“Outside instigators of violence” should worry those who think their protests are legitimate. If they go ahead and protest, and do not patrol their ranks, and their peaceful protest breaks out into looting and arson and street violence, then that’s a tragedy. If, however, every time a protest of your cause ends up that way, and yet you organize protests, you become complicit (to some extent) in the horrors of the crime wave.

I have seen credible (but not certain) accusations of instigation to violence in Minneapolis and elsewhere of undercover/off-duty police and of antifa and other anarchist groups, and much speculation about criminals, political groups, etc. What if it were a perfect storm of influences, from left, right and center?

Would it matter to protesters? If what they do is set off violence, then what they do is at best counter-productive.

Something other than protests need to be thought. I have suggestions.

But because they are rational suggestions, irrational people will not engage in them, now, will they?

Defending “peaceful protest” is fine, but if it always ends up violent, the defenses are inapposite.

Remember Martin Luther King, Jr.? Somehow, he took a lot of care to make his marches peaceful.

Today’s protests generally repudiate the principles of MLK. Yet everyone claims to admire him.

Par for the current course, though: seemingly earnest pieties are regularly repudiated in action.


Were you aware that notorious pick-up artist Roosh V. has repudiated his past and now preaches traditional Christian ethics?

I first became aware of him as he began undergoing his transition. It has been interesting to watch. I was of course aware of “the game” for many years, but had never really followed it. Roosh, however, is an interesting case.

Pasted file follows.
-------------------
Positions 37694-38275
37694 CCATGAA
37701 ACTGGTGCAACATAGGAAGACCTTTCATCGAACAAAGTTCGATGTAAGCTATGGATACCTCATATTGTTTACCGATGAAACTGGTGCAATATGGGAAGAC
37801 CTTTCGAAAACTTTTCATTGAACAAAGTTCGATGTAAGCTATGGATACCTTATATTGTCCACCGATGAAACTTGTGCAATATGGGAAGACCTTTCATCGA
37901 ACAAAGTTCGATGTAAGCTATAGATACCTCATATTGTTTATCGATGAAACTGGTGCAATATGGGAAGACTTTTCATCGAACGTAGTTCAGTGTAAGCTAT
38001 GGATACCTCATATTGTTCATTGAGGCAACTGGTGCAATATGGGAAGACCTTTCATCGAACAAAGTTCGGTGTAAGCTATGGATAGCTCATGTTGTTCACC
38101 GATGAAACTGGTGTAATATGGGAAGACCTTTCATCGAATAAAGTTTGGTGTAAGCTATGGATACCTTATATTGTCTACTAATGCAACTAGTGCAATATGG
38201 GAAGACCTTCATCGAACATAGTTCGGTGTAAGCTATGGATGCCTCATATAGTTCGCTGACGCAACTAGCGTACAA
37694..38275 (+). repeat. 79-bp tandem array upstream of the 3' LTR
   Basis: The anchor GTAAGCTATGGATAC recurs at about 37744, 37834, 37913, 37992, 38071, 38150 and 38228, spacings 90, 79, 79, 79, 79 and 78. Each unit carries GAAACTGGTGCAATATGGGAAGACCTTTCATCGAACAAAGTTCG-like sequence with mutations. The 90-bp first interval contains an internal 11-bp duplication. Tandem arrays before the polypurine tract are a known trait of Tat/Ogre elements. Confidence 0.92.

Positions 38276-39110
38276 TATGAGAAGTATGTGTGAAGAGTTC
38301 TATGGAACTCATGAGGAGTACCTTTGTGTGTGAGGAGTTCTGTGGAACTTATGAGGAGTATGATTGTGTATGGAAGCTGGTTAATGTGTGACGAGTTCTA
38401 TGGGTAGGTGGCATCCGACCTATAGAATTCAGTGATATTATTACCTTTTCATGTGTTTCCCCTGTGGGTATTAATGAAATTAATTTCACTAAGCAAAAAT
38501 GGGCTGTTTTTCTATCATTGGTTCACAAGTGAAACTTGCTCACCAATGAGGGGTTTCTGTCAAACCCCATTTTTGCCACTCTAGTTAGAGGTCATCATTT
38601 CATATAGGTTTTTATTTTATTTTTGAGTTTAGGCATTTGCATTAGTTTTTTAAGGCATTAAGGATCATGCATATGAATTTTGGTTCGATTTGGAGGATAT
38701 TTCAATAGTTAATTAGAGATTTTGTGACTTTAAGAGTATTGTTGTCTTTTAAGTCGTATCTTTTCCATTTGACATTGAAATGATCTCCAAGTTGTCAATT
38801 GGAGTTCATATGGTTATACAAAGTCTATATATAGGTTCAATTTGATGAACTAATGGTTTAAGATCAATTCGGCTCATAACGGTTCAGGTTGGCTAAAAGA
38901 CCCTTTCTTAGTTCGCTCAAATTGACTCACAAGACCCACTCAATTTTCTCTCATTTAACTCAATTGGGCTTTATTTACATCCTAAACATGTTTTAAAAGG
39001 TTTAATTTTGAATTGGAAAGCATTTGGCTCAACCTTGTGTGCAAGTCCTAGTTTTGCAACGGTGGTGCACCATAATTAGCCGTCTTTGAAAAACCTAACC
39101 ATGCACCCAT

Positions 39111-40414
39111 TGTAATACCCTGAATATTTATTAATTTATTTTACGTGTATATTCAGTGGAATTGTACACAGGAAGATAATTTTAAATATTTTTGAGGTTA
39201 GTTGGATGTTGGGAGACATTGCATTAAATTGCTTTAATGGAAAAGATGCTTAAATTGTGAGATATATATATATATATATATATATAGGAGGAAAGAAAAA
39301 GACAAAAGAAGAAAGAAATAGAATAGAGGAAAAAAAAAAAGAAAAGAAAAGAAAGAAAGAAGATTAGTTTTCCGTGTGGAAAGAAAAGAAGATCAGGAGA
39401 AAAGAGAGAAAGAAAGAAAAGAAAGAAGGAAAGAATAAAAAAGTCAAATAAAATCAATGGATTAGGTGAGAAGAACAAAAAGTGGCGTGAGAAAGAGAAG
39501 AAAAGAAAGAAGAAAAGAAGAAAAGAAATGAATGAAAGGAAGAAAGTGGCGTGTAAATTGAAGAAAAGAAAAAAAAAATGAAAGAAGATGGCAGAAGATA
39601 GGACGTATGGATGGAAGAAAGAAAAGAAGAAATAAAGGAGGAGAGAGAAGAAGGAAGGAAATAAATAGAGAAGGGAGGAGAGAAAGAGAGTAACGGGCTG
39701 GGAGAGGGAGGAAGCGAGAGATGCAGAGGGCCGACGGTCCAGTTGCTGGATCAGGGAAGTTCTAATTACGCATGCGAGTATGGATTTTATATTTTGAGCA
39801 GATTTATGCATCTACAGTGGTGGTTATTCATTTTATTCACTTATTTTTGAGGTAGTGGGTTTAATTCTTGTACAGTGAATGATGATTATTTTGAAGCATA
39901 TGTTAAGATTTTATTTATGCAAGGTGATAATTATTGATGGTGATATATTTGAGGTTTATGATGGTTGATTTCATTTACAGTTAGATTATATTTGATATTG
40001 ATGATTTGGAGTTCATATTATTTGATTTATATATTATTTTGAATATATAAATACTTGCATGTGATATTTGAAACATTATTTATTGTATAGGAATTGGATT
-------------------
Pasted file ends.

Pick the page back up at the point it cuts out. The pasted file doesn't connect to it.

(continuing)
So, the challenge is here: the famous anti-HCQ study is probably a fraud.

I had seen someone else make the case yesterday. On Twitter or Gab. Somebody else other than this linked author who deals with data on a regular basis was utterly incredulous about the data set described:

If you’re following at all the search for COVID-19 treatments, and possibly even if not, you will have seen the flurry of media coverage for the observational study in The Lancet ‘Hydroxychloroquine or chloroquine with or without a macrolide for treatment of COVID-19: a multinational registry analysis. It made the news not least because hydroxychloroquine is the drug President Trump says he is taking in the belief that it will reduce his chance of catching COVID-19. This view is not backed up evidence until some randomised trials come in. Getting in before the trials, the Lancet study used propensity score matching to try to control for the non-random treatment. It found that taking hydroxychloroquine and chloroquine were associated with an increased risk of heart problems.